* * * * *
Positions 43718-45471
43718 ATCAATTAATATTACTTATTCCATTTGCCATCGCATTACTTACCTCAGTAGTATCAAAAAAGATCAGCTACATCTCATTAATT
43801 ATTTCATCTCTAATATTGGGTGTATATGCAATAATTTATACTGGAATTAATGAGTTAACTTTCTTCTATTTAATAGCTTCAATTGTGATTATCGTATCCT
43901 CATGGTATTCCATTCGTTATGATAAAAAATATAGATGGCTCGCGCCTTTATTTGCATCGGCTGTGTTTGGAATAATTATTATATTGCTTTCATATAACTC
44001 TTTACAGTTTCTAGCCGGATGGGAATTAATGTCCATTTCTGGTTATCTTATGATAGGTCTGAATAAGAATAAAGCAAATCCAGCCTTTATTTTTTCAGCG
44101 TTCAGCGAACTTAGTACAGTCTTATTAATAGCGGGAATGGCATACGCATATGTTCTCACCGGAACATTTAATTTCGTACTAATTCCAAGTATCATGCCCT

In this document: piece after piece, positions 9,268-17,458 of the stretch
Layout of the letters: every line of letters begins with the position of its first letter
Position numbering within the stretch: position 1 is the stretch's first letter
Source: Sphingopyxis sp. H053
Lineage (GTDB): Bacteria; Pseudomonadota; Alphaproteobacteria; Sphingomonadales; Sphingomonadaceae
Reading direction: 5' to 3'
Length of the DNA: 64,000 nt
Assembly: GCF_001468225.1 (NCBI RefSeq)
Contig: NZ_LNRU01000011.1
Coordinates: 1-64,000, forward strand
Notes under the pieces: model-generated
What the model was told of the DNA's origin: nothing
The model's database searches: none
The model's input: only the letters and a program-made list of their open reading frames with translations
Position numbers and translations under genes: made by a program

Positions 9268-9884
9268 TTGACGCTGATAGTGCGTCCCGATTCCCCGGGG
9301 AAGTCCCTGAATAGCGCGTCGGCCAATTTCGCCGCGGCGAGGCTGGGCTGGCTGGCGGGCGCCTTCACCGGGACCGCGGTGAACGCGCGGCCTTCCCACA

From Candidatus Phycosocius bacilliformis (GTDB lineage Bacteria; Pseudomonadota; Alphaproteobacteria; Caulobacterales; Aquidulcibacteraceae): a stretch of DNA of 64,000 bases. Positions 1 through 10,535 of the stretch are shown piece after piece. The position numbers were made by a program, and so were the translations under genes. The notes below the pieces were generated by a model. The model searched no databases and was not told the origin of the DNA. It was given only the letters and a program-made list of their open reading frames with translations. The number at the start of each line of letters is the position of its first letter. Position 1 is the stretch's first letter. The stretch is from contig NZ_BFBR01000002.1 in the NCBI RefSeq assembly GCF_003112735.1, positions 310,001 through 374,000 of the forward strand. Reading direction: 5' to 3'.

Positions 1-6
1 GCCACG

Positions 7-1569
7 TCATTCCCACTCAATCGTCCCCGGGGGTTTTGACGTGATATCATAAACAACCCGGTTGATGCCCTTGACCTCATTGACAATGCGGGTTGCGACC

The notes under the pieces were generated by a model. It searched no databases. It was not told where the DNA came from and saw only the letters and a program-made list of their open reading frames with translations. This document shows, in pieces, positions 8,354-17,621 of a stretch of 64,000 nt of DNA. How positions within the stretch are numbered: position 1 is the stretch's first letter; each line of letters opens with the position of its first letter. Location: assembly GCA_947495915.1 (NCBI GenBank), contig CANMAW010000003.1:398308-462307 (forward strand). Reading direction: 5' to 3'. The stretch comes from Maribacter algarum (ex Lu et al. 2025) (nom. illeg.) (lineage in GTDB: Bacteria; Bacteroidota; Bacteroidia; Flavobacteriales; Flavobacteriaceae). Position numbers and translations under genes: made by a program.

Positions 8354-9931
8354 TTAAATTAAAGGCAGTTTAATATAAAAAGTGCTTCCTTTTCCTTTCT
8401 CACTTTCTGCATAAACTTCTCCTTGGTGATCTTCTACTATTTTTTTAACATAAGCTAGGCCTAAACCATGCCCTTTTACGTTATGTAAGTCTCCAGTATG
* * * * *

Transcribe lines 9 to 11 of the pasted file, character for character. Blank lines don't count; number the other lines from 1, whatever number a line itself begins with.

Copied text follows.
Position numbering within the stretch: position 1 is the stretch's first letter
Source: Sphingopyxis sp. H053
Lineage (GTDB): Bacteria; Pseudomonadota; Alphaproteobacteria; Sphingomonadales; Sphingomonadaceae